How many of you find this scary?
Yeah, me too. And I work with website coders!
For many business owners, the only way to make website updates is to go into the actual HTML file (i.e., the one above) and mess around with the code. That’s fine if you actually know how to code. But if not then good luck trying to change anything without breaking the site.
The minute you have to deep-dive into your website HTML (or ask your Web Developer to do so) to update something - especially something small - is a very good indication that you need a complete website revamp, or at the very least a new CMS.
There are easier ways to manage your website, like having a custom Content Management System that allows you to update your website faster than you saying, “That was easy.”
Invest in a CMS specifically for your business (as opposed to a website building tool or template like Wordpress or Drupal) - you’ll be grateful you did.
For more info on the value of a custom CMS, read this:
Sign #2: Your business has evolved but your site hasn’t
For many companies, a surefire way to tell that business is on the up and up is simple: growth, whether in finances, market share, or overall brand exposure. But as your business grows, don’t forget that your website must grow with it.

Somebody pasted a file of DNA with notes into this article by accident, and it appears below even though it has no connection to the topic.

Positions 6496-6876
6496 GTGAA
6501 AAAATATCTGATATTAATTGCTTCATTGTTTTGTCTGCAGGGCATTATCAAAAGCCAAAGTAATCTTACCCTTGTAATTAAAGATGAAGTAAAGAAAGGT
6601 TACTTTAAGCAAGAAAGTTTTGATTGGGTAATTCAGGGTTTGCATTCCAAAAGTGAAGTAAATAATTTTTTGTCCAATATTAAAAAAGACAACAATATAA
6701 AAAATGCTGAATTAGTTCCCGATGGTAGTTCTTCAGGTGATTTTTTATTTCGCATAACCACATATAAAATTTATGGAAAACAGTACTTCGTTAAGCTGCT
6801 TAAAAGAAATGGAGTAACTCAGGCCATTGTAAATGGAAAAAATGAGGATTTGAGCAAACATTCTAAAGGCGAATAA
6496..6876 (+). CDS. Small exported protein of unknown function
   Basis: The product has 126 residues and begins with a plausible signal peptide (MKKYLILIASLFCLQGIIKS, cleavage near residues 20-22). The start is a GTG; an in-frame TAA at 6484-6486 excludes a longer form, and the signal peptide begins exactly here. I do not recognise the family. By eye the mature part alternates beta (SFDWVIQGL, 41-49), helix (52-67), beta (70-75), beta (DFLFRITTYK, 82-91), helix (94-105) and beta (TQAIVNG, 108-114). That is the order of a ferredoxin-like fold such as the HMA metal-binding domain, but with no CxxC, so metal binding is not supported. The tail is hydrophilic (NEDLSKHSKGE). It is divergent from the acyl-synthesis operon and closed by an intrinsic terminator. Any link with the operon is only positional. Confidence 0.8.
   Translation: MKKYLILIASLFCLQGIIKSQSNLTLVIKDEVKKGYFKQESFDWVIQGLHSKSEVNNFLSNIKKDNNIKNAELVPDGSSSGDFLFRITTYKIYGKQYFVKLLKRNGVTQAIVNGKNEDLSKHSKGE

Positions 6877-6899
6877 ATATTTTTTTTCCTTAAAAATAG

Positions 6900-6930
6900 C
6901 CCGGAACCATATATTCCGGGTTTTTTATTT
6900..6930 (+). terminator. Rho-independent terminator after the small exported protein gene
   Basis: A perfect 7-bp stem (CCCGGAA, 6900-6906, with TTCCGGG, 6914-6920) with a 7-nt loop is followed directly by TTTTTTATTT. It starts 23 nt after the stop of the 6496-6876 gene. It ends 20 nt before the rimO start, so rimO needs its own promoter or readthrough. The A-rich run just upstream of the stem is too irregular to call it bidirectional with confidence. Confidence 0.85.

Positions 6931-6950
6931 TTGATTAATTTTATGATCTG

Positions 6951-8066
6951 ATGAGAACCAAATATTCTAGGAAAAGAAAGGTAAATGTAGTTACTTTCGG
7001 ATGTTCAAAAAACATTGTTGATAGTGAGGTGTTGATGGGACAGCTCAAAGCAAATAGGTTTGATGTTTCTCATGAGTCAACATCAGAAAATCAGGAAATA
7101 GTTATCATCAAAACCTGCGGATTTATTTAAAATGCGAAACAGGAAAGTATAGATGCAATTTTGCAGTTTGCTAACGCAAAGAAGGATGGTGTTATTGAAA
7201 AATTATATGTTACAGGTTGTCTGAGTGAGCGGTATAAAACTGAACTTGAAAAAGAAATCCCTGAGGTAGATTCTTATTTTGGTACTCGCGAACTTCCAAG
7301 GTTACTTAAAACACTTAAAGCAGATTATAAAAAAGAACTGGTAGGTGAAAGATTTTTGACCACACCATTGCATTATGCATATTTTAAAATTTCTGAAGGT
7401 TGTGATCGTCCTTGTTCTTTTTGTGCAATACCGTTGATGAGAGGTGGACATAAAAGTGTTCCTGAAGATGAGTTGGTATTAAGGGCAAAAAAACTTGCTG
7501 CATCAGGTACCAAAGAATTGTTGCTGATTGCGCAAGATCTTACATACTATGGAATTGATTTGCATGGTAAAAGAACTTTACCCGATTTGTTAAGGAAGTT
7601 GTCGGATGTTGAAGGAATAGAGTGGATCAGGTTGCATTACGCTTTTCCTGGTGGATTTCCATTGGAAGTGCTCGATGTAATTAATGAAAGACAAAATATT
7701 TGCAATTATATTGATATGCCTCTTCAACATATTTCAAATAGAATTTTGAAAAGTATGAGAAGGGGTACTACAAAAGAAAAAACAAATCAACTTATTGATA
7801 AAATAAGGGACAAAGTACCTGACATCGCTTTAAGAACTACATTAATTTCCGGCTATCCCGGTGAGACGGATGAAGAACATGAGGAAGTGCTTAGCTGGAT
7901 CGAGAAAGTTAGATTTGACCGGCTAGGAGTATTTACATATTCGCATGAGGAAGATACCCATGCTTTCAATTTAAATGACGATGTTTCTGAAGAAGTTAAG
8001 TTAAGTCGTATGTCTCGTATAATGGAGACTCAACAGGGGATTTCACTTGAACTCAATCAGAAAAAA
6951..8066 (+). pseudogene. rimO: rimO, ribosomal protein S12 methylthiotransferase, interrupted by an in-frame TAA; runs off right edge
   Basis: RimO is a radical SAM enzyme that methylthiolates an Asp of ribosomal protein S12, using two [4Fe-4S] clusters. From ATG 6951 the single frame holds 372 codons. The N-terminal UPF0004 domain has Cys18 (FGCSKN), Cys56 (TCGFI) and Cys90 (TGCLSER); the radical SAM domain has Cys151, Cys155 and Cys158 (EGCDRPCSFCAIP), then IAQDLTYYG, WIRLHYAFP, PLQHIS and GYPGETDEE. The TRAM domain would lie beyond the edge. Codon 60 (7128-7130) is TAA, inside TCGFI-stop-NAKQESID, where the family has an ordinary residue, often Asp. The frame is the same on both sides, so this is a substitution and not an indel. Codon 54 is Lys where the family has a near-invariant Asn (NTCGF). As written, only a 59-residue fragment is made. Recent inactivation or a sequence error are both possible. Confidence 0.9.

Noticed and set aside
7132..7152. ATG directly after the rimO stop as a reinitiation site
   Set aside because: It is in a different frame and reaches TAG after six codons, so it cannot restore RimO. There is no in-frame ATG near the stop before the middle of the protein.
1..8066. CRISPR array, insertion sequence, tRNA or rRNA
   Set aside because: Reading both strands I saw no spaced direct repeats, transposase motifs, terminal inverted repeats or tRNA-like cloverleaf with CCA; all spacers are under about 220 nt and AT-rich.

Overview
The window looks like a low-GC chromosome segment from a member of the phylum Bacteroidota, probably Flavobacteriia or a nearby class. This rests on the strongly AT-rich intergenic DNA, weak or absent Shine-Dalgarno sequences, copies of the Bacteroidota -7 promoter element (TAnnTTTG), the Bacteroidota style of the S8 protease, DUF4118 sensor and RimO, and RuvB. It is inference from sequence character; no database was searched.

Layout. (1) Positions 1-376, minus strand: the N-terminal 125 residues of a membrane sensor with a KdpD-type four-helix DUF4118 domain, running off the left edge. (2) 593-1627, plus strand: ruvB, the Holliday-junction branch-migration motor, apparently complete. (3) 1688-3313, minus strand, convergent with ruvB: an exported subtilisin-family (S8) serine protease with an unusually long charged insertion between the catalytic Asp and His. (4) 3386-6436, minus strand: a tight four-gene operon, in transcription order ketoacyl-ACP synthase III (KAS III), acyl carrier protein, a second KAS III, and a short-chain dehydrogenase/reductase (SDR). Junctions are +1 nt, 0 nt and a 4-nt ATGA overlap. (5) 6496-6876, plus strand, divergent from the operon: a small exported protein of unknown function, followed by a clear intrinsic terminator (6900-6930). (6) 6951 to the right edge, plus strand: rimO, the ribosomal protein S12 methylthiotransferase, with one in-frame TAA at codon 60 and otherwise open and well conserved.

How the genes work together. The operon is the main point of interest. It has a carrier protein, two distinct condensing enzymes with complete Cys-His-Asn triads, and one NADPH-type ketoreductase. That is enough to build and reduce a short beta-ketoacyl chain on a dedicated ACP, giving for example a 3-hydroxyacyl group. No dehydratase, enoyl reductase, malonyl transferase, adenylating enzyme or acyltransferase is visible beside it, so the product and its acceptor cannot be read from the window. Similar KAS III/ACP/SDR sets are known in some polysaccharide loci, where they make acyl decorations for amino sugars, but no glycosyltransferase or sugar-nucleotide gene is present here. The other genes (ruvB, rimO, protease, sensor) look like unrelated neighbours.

Your website should be a reflection of your business and brand, so any change your company goes through must be clearly reflected on your website.
Here are some tell-tale signs that your business has evolved:
- You’ve added more products/services
- Your market has shifted
- Your messaging has changed
- Your logo/branding materials are different
If your site is still stuck in the dark ages, it’s time you start thinking seriously about redesigning your website.
Sign #1: You’e not attracting any new leads or customers
And last but most certainly not least, if your website has not done its job in attracting, converting, or delighting website visitors – it’s definitely time for a redesign.
Your website is your #1 business and marketing asset – it should not be left to collect dust while the rest of your business improves and evolves. Treating your website like an afterthought not only appears outdated quickly – it also means you are missing out on valuable, real-time marketing and sales opportunities.
So, to differentiate yourself from competitors and provide real, long-lasting value to your customers, you need to constantly analyze and optimize your website performance to align with your audience’s needs.
Technology changes quickly, and by adopting an ongoing, growth-driven design strategy instead of a one-off website redesign, you are taking the steps to ensure your business remains relevant against competitors online.
After all, isn’t that the point of business websites?